As the years pass and newer and newer gear comes out, we often have to re-evaluate what we’re using in our installations. Depth sensors are a prime example. The amount of companies that have entered and exited the depth sensors market in the last few years is wild.
We’ve been getting deeper and deeper into the build of our datamoshing component in TouchDesigner. We’re finally digging into GLSL code and porting over the individual examples from our reference material, and by the end of this post, we’ll have a working shader starting to come together!
Datamoshing is a super fun effect to build and has been increasingly finding more creative usages both in real-time and rendered media. In part #1 of this series, we covered the high level implementation approach.
There are many times where we have to deal with large amounts of data in TouchDesigner. Whether you’re working with social media or large data sets provided by clients, you’ve likely experienced how tricky it can be to manage this data in DATs.
Datamoshing is a super fun effect to build and has been increasingly finding more creative usages both in real-time and rendered media. Implementing it can be a bit tricky though and in this 2-part blog series, we’ll look at a fun way you can build a datamoshing effect in TouchDesigner.
While a lot of work happens in real-time, it’s not uncommon that during the design process you’ll want to export still images from your project. These could be for a client review or they could be for internal documentation. Either way, there’s a few useful tricks you can keep in your back pocket!
If you told me a few years ago that you could get a real-time background subtraction with no special camera hardware and it can work just about anywhere, I’d be pretty skeptical. While not perfect by any stretch, Nvidia’s new machine-learning driven background removal is pretty fantastic.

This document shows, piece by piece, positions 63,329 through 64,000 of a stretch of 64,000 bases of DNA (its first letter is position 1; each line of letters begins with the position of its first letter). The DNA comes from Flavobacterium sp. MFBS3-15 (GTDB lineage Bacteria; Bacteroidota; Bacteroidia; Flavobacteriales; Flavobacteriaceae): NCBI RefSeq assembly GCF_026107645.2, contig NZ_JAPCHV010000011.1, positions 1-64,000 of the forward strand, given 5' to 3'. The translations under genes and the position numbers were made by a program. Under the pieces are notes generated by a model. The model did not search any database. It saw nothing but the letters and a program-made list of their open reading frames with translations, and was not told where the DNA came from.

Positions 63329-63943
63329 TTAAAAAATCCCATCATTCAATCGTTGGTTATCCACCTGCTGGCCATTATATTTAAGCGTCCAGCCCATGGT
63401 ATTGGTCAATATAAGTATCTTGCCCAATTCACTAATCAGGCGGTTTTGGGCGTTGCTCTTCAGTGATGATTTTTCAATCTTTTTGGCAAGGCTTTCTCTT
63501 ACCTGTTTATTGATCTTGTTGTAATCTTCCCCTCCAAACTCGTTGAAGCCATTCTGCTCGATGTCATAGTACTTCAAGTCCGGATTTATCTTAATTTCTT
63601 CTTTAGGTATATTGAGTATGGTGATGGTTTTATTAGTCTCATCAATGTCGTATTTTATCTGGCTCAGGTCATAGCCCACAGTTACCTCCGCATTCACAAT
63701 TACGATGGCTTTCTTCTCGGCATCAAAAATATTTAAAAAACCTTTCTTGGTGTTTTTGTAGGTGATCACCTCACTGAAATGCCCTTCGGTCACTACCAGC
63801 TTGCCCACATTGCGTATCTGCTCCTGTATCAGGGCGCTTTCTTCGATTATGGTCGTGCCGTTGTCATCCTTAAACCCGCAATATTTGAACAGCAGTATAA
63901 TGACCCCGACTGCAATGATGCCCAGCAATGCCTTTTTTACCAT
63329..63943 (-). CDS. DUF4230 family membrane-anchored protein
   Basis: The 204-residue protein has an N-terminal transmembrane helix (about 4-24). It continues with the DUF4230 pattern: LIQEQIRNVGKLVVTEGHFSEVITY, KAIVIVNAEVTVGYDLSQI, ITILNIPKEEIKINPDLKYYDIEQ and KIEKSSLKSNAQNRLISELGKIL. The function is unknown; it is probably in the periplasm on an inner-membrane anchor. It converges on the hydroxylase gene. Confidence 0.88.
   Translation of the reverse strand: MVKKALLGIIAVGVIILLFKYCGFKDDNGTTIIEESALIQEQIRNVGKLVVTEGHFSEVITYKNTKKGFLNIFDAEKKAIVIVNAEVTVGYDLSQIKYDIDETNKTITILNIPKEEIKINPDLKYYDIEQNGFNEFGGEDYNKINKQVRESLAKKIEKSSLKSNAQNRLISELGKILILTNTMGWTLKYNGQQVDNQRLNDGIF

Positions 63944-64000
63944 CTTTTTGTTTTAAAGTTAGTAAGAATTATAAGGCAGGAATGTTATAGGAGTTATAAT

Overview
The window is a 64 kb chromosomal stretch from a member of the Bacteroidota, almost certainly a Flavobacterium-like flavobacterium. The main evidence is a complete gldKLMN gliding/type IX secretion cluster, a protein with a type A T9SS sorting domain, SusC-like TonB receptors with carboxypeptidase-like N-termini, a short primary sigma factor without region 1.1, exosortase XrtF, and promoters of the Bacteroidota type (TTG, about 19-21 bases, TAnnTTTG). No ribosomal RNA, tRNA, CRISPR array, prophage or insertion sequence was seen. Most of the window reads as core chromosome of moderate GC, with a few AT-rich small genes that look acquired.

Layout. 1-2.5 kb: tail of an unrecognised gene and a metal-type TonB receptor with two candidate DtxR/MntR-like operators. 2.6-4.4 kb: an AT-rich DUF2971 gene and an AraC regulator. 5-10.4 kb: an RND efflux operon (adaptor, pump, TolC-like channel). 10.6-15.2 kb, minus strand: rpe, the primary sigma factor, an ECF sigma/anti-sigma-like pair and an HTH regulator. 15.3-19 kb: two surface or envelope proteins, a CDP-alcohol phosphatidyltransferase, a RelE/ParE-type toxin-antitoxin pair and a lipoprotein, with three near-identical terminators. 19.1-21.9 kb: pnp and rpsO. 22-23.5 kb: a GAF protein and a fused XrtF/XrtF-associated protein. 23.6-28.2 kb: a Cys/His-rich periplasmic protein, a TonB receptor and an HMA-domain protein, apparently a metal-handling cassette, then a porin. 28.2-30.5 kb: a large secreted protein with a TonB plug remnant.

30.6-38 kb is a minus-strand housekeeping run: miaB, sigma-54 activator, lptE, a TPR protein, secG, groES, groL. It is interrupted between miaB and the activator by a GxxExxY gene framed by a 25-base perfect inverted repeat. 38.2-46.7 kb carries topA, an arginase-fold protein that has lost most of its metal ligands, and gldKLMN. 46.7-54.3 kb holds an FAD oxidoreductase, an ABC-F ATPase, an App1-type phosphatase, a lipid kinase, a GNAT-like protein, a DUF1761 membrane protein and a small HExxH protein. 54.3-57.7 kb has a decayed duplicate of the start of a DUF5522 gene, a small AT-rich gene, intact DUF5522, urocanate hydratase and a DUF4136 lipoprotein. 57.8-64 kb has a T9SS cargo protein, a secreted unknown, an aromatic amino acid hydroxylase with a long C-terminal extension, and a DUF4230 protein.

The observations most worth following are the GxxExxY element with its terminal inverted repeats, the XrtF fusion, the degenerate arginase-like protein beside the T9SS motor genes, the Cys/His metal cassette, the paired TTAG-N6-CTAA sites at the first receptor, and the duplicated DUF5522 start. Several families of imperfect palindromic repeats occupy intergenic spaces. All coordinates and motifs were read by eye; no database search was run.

There are tons and tons of tiny technique inside of TouchDesigner that are easy to miss. One of the techniques I find most developers don’t take advantage of is Grouping in SOPs.
Whether you’re an expert or just getting started with interactive development, there are a lot of concepts to keep in mind around your development practice.
Howdy and welcome to part two of The Designer Twins: TouchDesigner and Substance Designer post. In part 1 we got our feet wet with Substance Designer and getting our beautiful materials output. We covered how to export bitmaps of our PBR mps, publishing parameters, and publishing an .sbsar file.
PRESENTATION VIDEO https://youtu.be/DDc9kYXOzco ABSTRACT This project is an interactive video installation that seeks to bring awareness about Filter Bubbles. Those algorithms filter the enormous amount of data available online in order to display only the relevant information to the user.
Substance Designer is a material creation program that doesn’t require knowledge of GLSL. There are loads of free resources for artists and designers which include PBR materials. If it makes sense in your pipeline to use them then have at it (after reviewing the terms of each resource).
Cameras and projectors share a lot of similarities. For audio folks, they have a similar relationship to microphones and speakers. If you’ve got any DJ friends, you’ve likely heard of a story where they plugged their headphones into the mic jack and started yelling!
Tom Sepe has a rich history of making kinetic art starting with building flaming art cars for Burning Man, then creating more permanent installations for Obscura Digital involving the design, fabrication, installation and maintenance of some complex projects like transforming a Tesla Model S into a
The last post in this series was centered around the content types and gears that can be utilized in your fulldome projects (click here for part 1, and click here for part 2!).
In the last post in this series, we talked about fulldome theatres and their inputs and outputs in general and explored a few types of projections. Now that’s just the beginning of working with the fulldome!
In the spring of 2020 Associate Professor of Practice Sven Ortel organized an introductory TouchDesigner workshop for the summer at The University of Texas at Austin. The pandemic and lockdown that ensued forced him to rethink what knowledge and skills would prove most relevant moving forward.
Let your voice be heard about workshop subtitles. Hello, TouchDesigner Users on the earth! We TDSW are organizing super workshops from around the world twice in a month. Half of the workshop recordings have spoken in Japanese.